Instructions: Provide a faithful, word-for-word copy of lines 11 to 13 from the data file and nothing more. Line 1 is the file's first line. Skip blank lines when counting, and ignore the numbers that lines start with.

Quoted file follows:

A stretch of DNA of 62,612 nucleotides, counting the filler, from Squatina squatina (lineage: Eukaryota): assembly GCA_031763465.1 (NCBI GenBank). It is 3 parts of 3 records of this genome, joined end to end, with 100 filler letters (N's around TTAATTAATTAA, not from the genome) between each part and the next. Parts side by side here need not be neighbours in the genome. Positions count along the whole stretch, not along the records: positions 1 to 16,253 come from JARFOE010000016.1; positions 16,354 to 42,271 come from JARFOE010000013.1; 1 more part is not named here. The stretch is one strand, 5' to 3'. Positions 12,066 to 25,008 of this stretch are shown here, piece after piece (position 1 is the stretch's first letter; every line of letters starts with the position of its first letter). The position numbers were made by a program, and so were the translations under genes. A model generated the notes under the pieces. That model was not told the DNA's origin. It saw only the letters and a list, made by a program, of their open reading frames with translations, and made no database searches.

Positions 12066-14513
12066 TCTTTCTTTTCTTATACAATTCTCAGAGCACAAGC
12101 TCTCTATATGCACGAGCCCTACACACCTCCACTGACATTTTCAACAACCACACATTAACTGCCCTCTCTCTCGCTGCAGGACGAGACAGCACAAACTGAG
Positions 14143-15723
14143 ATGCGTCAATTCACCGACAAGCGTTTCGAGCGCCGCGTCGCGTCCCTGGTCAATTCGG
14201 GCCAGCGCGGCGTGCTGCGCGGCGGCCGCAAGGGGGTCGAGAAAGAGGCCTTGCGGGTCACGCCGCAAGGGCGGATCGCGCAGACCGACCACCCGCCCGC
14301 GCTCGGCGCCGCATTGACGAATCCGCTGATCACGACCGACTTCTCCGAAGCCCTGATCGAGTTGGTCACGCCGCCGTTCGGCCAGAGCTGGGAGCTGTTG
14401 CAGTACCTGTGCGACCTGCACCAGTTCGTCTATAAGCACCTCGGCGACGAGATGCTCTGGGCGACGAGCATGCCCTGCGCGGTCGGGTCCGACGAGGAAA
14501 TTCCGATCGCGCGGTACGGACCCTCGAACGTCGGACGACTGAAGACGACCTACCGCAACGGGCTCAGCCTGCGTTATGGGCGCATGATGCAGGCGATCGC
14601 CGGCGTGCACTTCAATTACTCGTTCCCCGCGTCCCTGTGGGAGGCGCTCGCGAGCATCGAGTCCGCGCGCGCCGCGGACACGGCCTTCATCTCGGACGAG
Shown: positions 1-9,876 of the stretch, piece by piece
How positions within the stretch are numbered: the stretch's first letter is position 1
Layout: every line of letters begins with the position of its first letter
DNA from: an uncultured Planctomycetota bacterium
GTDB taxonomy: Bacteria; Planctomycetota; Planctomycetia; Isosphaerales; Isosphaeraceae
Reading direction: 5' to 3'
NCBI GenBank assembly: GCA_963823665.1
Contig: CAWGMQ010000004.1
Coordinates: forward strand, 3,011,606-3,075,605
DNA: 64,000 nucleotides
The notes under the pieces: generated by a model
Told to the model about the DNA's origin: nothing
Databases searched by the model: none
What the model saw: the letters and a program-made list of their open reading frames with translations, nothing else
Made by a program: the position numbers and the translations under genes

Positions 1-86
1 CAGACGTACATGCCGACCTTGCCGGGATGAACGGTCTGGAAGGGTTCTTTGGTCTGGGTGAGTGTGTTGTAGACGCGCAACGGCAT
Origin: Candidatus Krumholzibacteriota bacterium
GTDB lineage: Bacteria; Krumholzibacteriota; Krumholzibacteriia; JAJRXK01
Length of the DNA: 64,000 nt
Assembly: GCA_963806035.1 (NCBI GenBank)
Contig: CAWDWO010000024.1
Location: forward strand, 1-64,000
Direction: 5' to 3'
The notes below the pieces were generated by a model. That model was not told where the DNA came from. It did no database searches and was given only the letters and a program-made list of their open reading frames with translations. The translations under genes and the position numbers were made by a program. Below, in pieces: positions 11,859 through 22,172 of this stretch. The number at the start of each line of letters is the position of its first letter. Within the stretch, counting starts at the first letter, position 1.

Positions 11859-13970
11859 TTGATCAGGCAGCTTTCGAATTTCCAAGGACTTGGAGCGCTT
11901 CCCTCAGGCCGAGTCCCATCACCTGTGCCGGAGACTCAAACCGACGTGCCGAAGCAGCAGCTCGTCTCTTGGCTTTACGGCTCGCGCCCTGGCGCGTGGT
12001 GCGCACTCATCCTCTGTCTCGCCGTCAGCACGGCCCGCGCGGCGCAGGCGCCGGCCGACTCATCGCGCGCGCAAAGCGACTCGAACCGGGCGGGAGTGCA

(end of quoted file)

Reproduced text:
14601 CGGCGTGCACTTCAATTACTCGTTCCCCGCGTCCCTGTGGGAGGCGCTCGCGAGCATCGAGTCCGCGCGCGCCGCGGACACGGCCTTCATCTCGGACGAG
Shown: positions 1-9,876 of the stretch, piece by piece
How positions within the stretch are numbered: the stretch's first letter is position 1